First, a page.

Now that being said, with all else being equal, Only the printing capacity of the pg245 and pg245xl was compared. This agent stated that the pg245 should print 250 pages, and the pg245xl should print 300 pages. The page being the standard business model. According to His computer info. Why this difference in the number of pages they expect you to print with each cartridge, I do not have a clue, only that this is the figures given to me. I would think it different, --- The actual pages you can print increaces when you bypass the counting of pages printed by the computer. When it says the cartridge is empty, press and hold the "STOP" button for 5 + seconds and then you can print until the printing starts to streak (run out of ink) This greatly increses how many pages you can print.

    For myself, it is much more economical for me to buy the pg245 cartridge at the lowest price I can find it, and then to Refill. I got 19 refills on my last cartridge before it died.

    The result is that with the given ink capacity, as bought, then it would take three (3) of the pg245 cartridges to equil the same amount of ink as Two (2) of the pg245xl cartridges. Now that being so, it all depends on where you buy your ink from as to what your own cost would be. I calculate that the cost (using Canon's selling price) of 3 of the pg245 would be $3.97 MORE for the same amount of ink that you would get with 2 of the pg245xl

    Now that I have thourly confused you, lets try again. The numbers DO add up.
     
  4. Dec 28, 2016
    stratman

    stratman Printer VIP Platinum Printer Member

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    The PG-245 holds 8 ml and the PG-245XL holds 12 ml. No way Cannon squeezes an additional 120 pages printed (300 total pages of the XL versus 180 pages total from the regular sized cartridge per Canon's stated page counts) out of an additional 0.4 ml ink you posted for the XL.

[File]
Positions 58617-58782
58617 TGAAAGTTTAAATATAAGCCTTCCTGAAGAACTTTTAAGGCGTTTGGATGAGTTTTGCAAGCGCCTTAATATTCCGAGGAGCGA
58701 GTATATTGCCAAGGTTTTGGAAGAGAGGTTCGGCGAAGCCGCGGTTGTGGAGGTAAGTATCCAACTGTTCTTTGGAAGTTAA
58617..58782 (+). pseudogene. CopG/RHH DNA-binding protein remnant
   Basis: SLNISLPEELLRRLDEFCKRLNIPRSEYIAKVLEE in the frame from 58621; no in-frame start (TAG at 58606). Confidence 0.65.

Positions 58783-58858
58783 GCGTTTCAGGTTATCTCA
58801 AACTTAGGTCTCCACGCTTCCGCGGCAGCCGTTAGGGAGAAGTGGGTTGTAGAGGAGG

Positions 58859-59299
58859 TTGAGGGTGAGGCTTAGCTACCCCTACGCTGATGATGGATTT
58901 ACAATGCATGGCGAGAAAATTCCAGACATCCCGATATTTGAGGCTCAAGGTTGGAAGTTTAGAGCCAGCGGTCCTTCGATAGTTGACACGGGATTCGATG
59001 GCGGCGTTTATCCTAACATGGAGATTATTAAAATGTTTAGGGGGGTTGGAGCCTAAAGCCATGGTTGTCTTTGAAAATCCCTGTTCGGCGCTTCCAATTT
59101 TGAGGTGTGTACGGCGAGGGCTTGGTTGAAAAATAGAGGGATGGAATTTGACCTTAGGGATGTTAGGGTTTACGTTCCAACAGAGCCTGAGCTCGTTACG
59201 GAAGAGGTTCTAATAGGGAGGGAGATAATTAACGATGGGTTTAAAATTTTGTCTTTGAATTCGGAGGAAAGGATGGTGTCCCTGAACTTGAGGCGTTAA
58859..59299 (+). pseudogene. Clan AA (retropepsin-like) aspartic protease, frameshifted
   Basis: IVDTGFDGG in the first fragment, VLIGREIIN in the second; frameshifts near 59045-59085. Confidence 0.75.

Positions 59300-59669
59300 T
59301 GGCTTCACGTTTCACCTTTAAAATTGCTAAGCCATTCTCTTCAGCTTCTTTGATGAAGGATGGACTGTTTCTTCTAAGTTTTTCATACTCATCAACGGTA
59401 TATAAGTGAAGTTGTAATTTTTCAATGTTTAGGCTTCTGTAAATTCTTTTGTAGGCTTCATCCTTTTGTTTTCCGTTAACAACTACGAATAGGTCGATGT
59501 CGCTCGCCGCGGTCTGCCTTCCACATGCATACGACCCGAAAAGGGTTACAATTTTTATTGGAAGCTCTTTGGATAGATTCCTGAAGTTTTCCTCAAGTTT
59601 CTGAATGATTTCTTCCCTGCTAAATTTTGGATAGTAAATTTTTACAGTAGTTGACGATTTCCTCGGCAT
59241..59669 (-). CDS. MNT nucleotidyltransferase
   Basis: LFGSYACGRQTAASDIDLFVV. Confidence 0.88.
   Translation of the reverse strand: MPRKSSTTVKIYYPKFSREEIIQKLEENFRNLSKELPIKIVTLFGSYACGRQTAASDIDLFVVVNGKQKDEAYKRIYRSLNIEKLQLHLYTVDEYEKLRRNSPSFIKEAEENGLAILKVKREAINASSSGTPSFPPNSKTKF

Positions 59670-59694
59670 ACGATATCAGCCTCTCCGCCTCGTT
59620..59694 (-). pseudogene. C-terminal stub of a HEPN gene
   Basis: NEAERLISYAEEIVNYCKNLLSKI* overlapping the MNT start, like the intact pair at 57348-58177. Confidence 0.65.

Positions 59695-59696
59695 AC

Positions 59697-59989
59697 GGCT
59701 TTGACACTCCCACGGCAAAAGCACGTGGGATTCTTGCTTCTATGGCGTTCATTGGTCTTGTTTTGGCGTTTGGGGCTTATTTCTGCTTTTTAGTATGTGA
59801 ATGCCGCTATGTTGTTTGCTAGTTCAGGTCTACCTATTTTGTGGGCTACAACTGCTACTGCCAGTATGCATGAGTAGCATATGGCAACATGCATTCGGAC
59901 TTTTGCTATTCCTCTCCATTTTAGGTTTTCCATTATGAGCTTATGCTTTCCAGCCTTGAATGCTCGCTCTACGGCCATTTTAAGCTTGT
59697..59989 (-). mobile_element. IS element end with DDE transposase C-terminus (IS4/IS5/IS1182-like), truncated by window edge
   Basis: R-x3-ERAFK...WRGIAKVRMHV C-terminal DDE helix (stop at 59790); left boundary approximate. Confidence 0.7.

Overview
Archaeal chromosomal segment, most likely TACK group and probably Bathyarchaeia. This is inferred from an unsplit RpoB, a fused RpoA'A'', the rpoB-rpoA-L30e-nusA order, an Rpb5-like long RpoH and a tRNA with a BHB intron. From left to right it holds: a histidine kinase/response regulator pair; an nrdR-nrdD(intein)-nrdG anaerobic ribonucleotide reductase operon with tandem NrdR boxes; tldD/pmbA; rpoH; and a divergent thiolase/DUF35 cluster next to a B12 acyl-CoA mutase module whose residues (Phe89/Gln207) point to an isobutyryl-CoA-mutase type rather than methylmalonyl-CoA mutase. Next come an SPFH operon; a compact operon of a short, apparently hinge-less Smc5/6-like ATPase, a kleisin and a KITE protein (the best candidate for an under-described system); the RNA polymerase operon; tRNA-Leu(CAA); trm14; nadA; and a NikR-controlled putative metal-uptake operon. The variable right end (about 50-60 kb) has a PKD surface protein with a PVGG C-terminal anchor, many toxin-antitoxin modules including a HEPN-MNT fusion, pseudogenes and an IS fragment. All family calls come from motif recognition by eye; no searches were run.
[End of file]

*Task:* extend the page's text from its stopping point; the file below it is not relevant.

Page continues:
The following web site states 10 ml for the 245 and 18 ml for the 245XL for refilling purposes: http://www.printerfillingstation.com/Refill-Instructions/Canon/C45.htm

    A video I watched said that the sponge is a factor in refilling such that you may only be able to refill with 6 ml ink without spillage in the PG-245.

    A Google search shows otherwise.

    Are you positive it was proper representative of Canon you were speaking with and not the cleaning service? :oops:
     
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  5. Jan 7, 2017
    Zap

    Zap Getting Fingers Dirty

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    I do have to note that the physical size of both the 245 and the 245xl are exactly the same. Therefore the sponge is the exact same size, and thus they both can hold the exact same amount of ink on a refill. But since on refilling, there is still some ink in the sponge and also down in the jet area, the amount of ink that can be used on a refill will vary. The only way that you, or I, can really know how much ink that either one can hold, would be to pop the cap off, pull the sponge out, rinse all the ink out, then dry the sponge before putting it back, refilling as much as it will hold.... Then, and only then, can you find out how much ink that the sponge is capable of holding. Now I have not done that, but I have had the top off of a 245 and a 245xl, and filled them that way. But the top Must be re-secured tightly, because it is used to hold the cartridge into the printer.